Alternatively, try playing a word association game. You can do this with a friend or family member too. So, start with Autumn. What word do you think of first? Maybe ‘rain’. What does that make you think of? Maybe ‘umbrellas’. And so on. Keep creating associations and writing them down until you have a nice long list.

This week I challenge you…

…to create a list of at least 10 ideas that you associate with autumn. Remember, there is no right or wrong to this. It doesn’t matter if anyone else would associate them with the theme. They are your ideas!

Then, next week, in part two of the free beading challenge, I’m going to show you how to begin refining your ideas. So, remember to join me then! You can sign up to my mailing list to make sure my blogs are delivered direct to your inbox too.

Bead Flowers Mailing List

P.S. If you want to get ahead in the free beading challenge and find out more about design, then check out this blog.

 

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6 thoughts on “Free Beading Challenge: are you up for it?

  1. Thank you for an interesting challenge. I read the Article on Pinterest and the one prior on designing flowers. This led me to think about the fruit basket I want to do and all the autumn fruits — apples, pumpkins, squash. Strawberries, blueberries, etc etc.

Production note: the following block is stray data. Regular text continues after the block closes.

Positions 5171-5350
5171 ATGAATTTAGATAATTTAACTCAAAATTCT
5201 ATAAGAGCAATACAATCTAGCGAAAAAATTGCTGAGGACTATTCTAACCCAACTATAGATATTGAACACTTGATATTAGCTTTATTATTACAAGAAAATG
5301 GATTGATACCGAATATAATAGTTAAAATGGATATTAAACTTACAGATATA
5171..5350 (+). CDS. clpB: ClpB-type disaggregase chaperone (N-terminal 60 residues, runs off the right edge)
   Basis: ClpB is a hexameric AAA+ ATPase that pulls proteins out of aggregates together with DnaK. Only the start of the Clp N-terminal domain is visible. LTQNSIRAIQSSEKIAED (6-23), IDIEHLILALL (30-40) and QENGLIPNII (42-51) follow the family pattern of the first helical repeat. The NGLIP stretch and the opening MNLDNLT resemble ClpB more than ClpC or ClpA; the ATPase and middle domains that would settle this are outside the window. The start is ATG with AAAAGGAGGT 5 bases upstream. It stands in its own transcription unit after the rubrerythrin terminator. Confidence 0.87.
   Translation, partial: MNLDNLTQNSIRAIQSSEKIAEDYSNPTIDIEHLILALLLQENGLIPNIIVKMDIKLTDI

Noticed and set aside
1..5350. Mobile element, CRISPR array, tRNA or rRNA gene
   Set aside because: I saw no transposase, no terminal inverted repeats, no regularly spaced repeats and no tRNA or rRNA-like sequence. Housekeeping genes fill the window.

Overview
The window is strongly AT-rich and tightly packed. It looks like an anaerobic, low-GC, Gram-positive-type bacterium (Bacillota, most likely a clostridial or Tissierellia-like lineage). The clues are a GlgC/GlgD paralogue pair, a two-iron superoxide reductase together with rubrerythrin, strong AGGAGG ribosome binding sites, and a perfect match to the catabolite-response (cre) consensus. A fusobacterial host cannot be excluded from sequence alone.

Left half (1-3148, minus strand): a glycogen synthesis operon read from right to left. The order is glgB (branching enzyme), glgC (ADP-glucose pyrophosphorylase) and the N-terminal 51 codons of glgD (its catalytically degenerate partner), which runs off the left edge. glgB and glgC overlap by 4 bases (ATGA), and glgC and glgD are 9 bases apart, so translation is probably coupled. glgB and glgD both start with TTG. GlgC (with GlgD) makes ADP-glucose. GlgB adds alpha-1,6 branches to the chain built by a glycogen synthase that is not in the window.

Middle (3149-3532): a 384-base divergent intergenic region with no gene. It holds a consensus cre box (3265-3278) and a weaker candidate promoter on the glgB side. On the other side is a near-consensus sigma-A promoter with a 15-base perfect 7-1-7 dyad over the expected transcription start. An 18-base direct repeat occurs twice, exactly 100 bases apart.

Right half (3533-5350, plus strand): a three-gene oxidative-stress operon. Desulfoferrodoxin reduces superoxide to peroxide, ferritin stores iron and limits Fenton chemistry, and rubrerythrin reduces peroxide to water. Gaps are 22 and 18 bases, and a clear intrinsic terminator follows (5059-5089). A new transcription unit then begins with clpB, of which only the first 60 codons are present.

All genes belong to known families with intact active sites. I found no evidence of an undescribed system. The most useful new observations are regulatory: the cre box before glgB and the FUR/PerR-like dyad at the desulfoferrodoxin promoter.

1. Thanks Fran! That sounds like an amazing project. So, I can’t wait to see how it develops. (And yes, beaded apples and pears are in my schedule for this month…!)

  2. I am thinking of a 3d red squirrel with acorns, will be exciting to try out as I don’t think I’ve seen a pattern like that.

    1. I think that would be amazing! I’ve never seen a pattern for a 3D squirrel, so great idea and very Autumnal. Can’t wait to see it 🙂

  3. … i really don’t know where to start either … one more who said that :).

    By the way, as you have been talking about a squirrel, there is a german website for beaded animals with a forum, the owner and provider of http://www.perlentiere.com is called Christiane Brüning or Jalaila , there you can find lots and lots of beaded animals, fantasy figures and creatures. Usually they are made with japanese RAW technic and for the other technic i don’t know the english name yet. Also there is a bit french beading to be found.

  4. Edward the bat would fit right in there :). I forgot, of course the animal beaders are using all the other tecnics too, just not as much as the japanese RAW.